I’m going to spend July 2-23 driving around this great nation of ours, attending weddings in Detroit and the SF Bay Area and seeing friends in Great Falls, MT and Tillamook, OR. So that’s going to happen. I am both enthused and unenthused about spending so much time away from home. Enthused because I love to drive. I feel as though I understand myself and the world so much more when I am putting miles behind me. Also, I find driving to be so much more fun than flying. I’d rather drive for two days than fly for two hours (which, with regards to me flying to Detroit, is pretty much the choice that I made).
But I am sad to be leaving New Orleans so soon after I arrived. I chose to come here in June even though I knew that I’d be gone for much of July just because I did want to get started on being here and building a life here. And there is something exciting about that, and I’m not particularly happy to be putting it on hold.
My emotions have been all over the place lately. It’s actually something that happens to me at the onset of every summer, I’ve realized. I call them the summertime doldrums. I don’t know what it is. I think it’s partly natural biological rhythm and partly just the realization that summer has arrived and now the year will slowly wane. By the end of July, my mood is usually much better, and then from August to January, it’ll steadily improve. Not sure how the different weather patterns in New Orleans will affect that, but we’ll see.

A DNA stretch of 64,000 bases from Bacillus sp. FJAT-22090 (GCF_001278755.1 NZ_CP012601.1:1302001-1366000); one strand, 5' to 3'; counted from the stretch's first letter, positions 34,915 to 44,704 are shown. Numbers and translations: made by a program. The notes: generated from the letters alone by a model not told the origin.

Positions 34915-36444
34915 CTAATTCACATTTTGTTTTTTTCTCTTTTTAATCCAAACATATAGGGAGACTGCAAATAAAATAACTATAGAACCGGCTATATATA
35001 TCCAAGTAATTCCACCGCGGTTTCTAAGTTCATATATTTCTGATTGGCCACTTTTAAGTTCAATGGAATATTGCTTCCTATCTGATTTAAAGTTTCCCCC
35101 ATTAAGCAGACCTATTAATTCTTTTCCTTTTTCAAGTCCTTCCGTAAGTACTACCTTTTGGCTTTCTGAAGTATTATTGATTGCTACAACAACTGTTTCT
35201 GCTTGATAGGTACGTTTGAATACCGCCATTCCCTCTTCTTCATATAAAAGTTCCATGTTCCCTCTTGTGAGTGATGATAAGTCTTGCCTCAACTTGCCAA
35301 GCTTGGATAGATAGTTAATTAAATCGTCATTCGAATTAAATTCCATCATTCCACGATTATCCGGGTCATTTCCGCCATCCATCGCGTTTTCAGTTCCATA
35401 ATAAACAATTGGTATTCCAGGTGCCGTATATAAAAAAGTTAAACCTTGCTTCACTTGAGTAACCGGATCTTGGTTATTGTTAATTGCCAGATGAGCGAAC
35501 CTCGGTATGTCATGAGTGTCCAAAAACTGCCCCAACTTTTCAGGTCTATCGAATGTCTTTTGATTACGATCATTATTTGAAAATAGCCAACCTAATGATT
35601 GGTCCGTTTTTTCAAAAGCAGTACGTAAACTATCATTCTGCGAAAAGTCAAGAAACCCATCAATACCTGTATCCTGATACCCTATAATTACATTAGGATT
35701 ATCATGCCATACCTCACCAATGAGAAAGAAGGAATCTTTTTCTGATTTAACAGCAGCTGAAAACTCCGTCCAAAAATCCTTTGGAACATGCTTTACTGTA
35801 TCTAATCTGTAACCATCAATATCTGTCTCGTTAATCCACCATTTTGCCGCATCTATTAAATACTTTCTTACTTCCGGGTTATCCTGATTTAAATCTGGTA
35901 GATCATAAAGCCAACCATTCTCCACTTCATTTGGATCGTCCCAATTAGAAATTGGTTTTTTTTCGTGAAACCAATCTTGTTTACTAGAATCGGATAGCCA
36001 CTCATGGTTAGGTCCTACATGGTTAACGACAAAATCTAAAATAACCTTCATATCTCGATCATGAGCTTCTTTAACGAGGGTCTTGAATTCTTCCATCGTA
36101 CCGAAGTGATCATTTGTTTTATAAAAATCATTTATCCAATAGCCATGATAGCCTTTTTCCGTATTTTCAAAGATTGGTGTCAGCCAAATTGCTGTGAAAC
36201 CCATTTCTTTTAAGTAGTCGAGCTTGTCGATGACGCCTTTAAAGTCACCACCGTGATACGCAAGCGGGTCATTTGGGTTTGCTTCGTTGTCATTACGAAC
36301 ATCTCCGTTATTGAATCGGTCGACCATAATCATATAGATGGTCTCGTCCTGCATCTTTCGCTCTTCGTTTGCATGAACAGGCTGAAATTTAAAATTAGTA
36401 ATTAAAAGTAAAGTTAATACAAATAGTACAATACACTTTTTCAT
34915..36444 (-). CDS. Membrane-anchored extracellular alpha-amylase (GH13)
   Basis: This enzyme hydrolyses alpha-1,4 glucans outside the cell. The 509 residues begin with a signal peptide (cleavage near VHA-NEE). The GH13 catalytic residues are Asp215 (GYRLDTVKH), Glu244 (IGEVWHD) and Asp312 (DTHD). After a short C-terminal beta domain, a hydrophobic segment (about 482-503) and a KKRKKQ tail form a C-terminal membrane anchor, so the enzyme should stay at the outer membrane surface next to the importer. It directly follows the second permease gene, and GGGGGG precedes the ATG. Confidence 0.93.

Anyway, today I realized that part of the problem is that I just feel really cooped up in the house where I’m staying, so I made an effort to spend 20-30 minutes walking around outside (even though it was devilishly hot) and then I felt much, much better. I realized this earlier in the spring, when I was in my Baltimore house. At some point it finally got warm enough for me to throw open my windows and let the wind and the street noises flow through, and my mood immediately cleared. There’s something about natural ambient noise that’s generated from vibrant and disperse activity (what my friend George would call ‘high-quality noise’) and the smells and feelings engendered by an outside environment. And I’m not talking about Yellowstone here, I’m just talking about the street. There’s something about the street that makes me feel better than the sterile, air-conditioned inside of a room.
Unfortunately, there’s also something about the street that makes me feel much worse: the heat, humidity, and the insects.
But still, getting in a little bit of street is worthwhile.
Also, I’ve been exercising three again. It pains me to say this, but all the yuppies are right: exercise is a drug. The effect of exercise on my mood feels so intense and artificial (i.e. it occurs suddenly and doesn’t feel organic to my situation) that it’s a bit absurd.